Human Rights Campaign & Athlete Ally Call on NCAA to Include Non-Discrimination Language & Enforceable Protections for Transgender Athletes In New Constitution

by Wyatt Ronan

Call Follows the NCAA’s Release of Draft Constitution Absent Non-Discrimination Language Ahead Of 15th Special Convention to Discuss the Proposal

Today, the Human Rights Campaign (HRC) and Athlete Ally sent a letter to National Collegiate Athletic Association (NCAA) President Mark Emmert and NCAA governance calling on the organization to include non-discrimination protections and rules protecting transgender athletes from hateful and discriminatory anti-trans laws as they amend their constitution. This week the NCAA released a preliminary version of their amended constitution that stripped the governing document of previously existing non-discrimination policy language, prompting HRC Interim President Joni Madison to ask, “Where are the protections for LGBTQ+ students? For women? For students of color?”

The NCAA is holding a Special Convention on November 15th to present and discuss the proposed constitutional changes, and the final proposal will be voted on in January.

“The NCAA should be proud of its history of action stopping anti-equality bills from imposing discriminatory policies on LGBTQ+ people across the country. This year, during an historically bad legislative session for anti-LGBTQ+, and specifically anti-trans, bills, we asked for the NCAA’s help in once again standing up to discriminatory bills that targeted vulnerable transgender kids,” said Human Rights Campaign Interim President Joni Madison. “While they offered words of rebuke toward the states responsible for advancing this legislation, their actions did not meet the moment. Their new draft constitution in its current form would leave LGBTQ+ students, women, and students of color exposed and vulnerable with no non-discrimination protections, just as anti-equality legislators and well-funded anti-equality groups ratchet up the attacks. Students need the NCAA’s leadership and the organization still has an opportunity to provide it by amending their constitution to include our recommended protections. Otherwise the NCAA athletes of tomorrow will be prevented from playing high school sports today.”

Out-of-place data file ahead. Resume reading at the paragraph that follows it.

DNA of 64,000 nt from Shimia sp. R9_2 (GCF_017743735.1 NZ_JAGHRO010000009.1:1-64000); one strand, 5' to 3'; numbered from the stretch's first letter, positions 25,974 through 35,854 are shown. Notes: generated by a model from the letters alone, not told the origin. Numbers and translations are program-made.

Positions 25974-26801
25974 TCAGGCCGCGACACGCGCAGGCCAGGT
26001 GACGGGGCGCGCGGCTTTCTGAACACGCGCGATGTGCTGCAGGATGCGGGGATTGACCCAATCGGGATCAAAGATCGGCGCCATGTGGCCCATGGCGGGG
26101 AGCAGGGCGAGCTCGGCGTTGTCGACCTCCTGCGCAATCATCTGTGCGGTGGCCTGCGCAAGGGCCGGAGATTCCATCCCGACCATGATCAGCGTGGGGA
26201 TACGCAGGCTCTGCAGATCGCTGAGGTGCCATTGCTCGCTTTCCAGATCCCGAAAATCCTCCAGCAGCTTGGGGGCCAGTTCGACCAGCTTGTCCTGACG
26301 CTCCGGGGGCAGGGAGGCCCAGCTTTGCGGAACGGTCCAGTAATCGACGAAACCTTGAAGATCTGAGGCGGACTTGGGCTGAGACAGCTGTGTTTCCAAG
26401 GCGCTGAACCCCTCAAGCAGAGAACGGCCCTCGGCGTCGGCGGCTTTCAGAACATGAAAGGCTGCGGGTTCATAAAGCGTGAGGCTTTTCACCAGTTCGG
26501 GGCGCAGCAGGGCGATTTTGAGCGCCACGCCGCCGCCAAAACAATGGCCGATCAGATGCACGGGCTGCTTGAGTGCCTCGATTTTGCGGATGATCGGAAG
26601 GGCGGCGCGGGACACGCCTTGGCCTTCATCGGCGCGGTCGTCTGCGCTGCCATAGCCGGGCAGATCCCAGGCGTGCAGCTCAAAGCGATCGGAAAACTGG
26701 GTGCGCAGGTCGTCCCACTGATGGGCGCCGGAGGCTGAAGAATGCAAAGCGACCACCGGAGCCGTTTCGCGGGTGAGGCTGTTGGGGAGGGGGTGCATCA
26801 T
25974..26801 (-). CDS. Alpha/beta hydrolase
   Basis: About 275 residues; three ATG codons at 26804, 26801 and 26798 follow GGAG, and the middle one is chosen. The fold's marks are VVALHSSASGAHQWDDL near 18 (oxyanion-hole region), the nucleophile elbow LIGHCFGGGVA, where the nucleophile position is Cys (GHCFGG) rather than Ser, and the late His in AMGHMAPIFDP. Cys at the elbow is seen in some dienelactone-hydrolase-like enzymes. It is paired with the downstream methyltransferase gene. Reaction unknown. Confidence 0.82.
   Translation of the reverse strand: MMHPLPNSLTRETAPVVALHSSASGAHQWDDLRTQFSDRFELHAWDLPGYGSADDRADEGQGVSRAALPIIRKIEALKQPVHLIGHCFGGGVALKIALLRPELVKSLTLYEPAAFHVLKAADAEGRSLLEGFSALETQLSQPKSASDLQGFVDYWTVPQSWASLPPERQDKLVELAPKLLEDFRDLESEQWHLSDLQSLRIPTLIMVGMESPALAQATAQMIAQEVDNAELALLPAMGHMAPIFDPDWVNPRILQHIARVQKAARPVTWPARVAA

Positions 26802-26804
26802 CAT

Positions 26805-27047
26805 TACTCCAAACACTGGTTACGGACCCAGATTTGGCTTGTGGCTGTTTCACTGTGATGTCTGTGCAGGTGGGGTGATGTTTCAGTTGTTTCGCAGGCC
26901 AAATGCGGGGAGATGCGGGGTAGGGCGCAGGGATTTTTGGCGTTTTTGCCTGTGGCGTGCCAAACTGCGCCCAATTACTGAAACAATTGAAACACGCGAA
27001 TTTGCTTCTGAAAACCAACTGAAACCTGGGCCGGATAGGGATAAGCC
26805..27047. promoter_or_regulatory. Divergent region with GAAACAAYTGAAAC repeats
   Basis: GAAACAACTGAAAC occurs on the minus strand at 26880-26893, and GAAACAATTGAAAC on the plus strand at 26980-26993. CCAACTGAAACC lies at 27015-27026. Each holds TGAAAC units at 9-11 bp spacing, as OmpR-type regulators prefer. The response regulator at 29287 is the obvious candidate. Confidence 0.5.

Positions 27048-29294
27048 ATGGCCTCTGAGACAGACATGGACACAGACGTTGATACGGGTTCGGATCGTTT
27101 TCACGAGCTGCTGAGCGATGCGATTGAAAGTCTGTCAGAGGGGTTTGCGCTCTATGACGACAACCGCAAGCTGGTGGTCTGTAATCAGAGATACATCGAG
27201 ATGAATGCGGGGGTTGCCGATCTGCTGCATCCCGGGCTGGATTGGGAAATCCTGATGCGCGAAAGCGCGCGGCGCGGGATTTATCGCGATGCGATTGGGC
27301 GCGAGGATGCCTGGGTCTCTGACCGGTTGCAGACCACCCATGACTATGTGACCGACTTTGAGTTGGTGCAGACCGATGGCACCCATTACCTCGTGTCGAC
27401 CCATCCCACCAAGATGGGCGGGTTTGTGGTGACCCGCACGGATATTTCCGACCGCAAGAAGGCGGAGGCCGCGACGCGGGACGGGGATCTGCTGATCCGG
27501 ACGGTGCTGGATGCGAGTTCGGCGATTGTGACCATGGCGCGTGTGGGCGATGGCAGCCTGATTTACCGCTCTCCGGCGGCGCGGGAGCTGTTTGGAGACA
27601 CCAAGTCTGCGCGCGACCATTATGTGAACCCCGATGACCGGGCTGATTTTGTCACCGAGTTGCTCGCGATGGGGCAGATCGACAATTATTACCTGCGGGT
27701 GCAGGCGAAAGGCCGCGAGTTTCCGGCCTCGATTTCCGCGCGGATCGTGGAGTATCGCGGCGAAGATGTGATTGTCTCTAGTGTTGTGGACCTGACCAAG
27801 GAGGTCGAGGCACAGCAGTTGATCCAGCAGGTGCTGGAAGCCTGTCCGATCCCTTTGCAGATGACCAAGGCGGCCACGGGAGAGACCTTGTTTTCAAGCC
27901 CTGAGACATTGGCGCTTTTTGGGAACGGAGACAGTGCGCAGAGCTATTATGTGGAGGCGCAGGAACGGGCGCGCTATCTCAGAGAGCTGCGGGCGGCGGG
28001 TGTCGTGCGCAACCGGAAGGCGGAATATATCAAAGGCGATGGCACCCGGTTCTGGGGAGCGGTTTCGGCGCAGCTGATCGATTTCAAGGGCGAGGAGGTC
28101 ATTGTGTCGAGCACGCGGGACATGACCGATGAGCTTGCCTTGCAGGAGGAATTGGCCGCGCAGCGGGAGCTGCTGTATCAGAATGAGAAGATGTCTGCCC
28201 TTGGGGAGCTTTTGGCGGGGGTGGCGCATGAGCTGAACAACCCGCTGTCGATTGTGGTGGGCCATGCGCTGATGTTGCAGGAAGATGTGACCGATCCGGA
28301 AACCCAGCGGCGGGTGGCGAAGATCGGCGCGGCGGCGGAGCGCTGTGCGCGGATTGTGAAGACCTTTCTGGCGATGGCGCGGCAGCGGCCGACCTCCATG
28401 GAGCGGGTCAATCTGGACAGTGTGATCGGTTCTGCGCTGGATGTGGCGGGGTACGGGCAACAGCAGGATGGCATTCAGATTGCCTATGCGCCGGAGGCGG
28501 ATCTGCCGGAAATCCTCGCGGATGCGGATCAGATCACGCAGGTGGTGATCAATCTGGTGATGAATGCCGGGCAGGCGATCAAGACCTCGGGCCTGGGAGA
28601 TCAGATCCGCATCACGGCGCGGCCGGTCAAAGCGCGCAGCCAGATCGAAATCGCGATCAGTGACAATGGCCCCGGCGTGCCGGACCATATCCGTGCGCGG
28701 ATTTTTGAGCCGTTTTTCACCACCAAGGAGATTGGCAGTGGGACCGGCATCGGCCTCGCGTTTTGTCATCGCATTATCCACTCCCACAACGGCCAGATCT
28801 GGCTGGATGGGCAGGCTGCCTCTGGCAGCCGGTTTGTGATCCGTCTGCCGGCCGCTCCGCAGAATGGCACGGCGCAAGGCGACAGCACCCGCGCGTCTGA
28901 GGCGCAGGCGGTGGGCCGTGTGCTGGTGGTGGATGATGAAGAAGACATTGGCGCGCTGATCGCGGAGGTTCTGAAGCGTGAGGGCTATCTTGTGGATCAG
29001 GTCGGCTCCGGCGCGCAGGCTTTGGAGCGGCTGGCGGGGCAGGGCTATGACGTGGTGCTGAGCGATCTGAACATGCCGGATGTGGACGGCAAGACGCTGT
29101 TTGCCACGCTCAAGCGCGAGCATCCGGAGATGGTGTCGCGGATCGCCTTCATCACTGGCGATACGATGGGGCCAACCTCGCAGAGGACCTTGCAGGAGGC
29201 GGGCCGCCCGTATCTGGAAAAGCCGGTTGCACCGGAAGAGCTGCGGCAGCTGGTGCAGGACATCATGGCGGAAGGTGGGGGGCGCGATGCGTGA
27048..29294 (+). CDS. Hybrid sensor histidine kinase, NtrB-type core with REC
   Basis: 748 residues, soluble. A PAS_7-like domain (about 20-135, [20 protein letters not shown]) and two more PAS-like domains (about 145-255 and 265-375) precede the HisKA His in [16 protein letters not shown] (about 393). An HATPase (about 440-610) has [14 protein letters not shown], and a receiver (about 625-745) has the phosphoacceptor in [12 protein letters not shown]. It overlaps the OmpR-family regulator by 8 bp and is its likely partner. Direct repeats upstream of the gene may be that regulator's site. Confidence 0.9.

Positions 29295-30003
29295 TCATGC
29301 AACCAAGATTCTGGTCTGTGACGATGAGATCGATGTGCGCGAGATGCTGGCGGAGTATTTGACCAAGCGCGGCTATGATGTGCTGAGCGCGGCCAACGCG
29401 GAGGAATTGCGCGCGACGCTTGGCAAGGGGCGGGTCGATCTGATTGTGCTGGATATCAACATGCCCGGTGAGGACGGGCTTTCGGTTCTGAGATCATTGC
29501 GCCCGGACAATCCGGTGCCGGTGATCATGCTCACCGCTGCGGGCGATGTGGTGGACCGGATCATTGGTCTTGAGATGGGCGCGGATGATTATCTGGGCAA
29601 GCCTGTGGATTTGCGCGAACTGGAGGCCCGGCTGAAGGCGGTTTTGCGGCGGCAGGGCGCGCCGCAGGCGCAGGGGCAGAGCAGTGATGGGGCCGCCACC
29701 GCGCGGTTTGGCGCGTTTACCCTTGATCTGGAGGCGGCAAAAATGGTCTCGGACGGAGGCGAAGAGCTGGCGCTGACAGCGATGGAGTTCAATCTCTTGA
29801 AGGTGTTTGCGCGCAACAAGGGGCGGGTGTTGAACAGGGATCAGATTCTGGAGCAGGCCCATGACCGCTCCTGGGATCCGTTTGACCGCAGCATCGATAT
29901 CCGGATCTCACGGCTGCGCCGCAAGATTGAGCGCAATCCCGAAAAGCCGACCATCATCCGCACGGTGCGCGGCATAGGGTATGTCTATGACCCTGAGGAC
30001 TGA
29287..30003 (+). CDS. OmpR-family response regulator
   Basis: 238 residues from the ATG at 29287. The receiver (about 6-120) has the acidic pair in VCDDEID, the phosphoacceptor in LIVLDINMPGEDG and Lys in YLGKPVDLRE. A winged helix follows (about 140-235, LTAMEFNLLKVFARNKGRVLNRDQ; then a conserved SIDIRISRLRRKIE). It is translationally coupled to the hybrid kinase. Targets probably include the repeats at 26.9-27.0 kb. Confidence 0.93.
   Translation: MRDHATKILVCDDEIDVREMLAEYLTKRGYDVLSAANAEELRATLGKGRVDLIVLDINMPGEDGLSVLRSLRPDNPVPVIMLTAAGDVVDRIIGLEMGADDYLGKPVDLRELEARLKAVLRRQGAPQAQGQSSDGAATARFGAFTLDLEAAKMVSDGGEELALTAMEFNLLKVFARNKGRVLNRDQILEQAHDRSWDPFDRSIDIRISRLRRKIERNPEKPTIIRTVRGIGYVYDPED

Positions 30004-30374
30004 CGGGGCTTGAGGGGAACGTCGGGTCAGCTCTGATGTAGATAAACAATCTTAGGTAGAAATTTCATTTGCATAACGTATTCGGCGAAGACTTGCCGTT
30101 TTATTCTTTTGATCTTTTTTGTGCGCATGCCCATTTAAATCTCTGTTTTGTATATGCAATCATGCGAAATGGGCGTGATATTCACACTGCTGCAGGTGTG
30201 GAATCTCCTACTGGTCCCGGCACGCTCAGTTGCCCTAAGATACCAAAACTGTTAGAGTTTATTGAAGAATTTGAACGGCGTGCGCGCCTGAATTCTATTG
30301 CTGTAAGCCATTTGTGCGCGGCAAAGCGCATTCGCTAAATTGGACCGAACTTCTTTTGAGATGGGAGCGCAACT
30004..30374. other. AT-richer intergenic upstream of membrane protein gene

“LGBTQI+ athletes deserve to be their full selves in all areas of life, including on the playing field,” said Hudson Taylor, Founder and Executive Director of Athlete Ally. “This requires governing bodies like the NCAA to make their values of inclusion and non-discrimination clear, to put these values into action by explicitly guaranteeing non-discrimination protections, and to establish clear consequences for institutions and venues that do not comply.

At a time when transgender athletes are facing the worst state legislative attacks in history simply for wanting to play the sports they love, the NCAA has the opportunity to model what truly safe and inclusive spaces can and should look like. Every moment that the NCAA fails to act in support of LGBTQI+ students is a moment that another LGBTQI+ athlete drops out of sport, missing out on invaluable lifelong lessons and experiences, as well as a powerful physical, mental and social outlet.